Asylum policies: How we got into this mess and how we can do better
The Rudd Government - a new approach?
The Rudd Government came into power with a commitment to make significant changes for people seeking asylum and refugees including an end to the ‘Pacific Solution’. While the Government acted promptly to end offshore processing on Nauru and Manus the retention of the migration excision policy and use of the processing centre on Christmas Island left it open to criticism that the fundamentals of the ‘Pacific Solution’ had remained intact. In 2008 the Government took a significant step in abolishing TPVs and replacing them with permanent residency for refugees.(13)
A new policy overhauling mandatory detention was introduced which included seven values that would guide new detention policy and practice. While the policy stated that mandatory detention was an essential component of strong border control, the policy aimed to shift the focus so that people would be detained as a ‘last resort’, for the shortest possible time and in a way which ensured the 'inherent dignity of the human person'. The onus would be on the Department to justify why a person should continue to be detained once identity, health and security checks had been completed. (14)
While people seeking asylum without documentation would still be subject to mandatory detention they would receive publicly funded advice and assistance, access to independent review of unfavourable decisions (although not via the Refugee Review Tribunal) and external scrutiny by the Immigration Ombudsman. This was a change from the previous system where there was no access to independent review or external scrutiny, but it still did not give the same rights as those who arrived and were processed onshore with access to merits or judicial review through the Refugee Review Tribunal and the Courts. Under these principles, children and their families (where possible) would not be held in a detention centre.(15) Other initiatives during the Rudd Government included the introduction of a merit-based appointment process for the Refugee Review Tribunal; the abolition of the 45 day rule bar on access to work rights and basic health care; the replacement of the previous Government’s Community Care Pilot with an ongoing program to support people seeking asylum who were living in the community; and the abolition of the policy of charging people the cost of their detention which had been introduced by the Keating Government back in 1992. The total Refugee and Humanitarian Program was also increased from 13,000 to 13,750.(16)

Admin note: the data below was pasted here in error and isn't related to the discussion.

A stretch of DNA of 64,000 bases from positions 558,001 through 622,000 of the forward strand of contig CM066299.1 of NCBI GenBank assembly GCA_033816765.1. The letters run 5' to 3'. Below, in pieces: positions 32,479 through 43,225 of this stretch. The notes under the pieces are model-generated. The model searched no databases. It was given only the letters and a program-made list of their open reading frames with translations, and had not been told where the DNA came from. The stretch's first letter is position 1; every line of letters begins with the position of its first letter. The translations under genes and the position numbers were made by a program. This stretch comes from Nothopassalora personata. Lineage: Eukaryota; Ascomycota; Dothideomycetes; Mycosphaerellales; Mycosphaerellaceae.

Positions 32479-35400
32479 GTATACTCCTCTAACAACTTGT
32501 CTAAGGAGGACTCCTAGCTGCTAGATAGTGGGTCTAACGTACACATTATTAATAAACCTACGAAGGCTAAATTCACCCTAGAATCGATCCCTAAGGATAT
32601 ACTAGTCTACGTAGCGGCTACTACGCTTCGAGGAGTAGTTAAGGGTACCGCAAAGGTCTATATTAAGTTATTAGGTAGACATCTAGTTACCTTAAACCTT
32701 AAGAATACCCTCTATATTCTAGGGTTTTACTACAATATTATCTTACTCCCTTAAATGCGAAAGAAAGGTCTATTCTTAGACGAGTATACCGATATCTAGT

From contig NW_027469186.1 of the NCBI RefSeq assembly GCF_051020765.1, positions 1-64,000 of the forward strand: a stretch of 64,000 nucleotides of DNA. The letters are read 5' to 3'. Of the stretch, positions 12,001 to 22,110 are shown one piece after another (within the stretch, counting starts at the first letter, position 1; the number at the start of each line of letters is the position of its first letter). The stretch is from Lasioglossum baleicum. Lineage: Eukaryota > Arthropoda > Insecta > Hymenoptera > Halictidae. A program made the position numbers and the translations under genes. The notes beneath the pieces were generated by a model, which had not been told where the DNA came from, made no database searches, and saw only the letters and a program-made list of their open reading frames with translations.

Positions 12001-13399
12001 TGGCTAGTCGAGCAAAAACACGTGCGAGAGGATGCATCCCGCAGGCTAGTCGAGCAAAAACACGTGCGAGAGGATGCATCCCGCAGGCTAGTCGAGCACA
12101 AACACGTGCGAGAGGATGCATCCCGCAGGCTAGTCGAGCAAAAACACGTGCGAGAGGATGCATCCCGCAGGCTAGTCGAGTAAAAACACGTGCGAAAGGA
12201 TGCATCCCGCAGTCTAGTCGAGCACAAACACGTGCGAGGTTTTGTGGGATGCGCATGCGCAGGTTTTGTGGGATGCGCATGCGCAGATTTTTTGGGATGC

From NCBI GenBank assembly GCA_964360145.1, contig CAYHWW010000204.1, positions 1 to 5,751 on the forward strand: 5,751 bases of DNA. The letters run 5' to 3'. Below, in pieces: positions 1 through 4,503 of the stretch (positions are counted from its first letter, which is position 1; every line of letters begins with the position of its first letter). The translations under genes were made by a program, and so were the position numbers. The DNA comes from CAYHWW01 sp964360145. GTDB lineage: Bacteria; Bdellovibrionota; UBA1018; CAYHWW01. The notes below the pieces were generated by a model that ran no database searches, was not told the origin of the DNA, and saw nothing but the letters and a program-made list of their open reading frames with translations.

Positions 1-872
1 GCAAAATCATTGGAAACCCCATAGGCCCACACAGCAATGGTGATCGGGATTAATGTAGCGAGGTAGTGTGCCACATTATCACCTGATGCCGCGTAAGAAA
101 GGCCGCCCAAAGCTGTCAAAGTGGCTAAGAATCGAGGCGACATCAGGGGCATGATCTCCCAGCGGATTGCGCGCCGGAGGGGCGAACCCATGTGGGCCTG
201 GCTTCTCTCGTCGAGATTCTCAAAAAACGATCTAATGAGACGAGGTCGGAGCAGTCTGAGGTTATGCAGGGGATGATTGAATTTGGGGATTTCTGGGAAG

Despite the stated change in policy, long-term mandatory detention continued and the Government expanded the capacity of detention facilities in response to a significant increase in the number of boat arrivals during 2009-2010.
13, Phillips, Janet, 2014. ‘A comparison of Coalition and Labor government asylum policies in Australia since 2001'. Research Services 2013-14. Parliamentary Library, Canberra, p. 9.
14. Phillips and Spinks, op. cit., p. 12.
15. Ibid., p. 13.
16. Refugee Council of Australia. 2010. ‘Refugee Policy in the 2010 Federal Election Campaign: What the Parties are saying’. Viewed 4/12/15.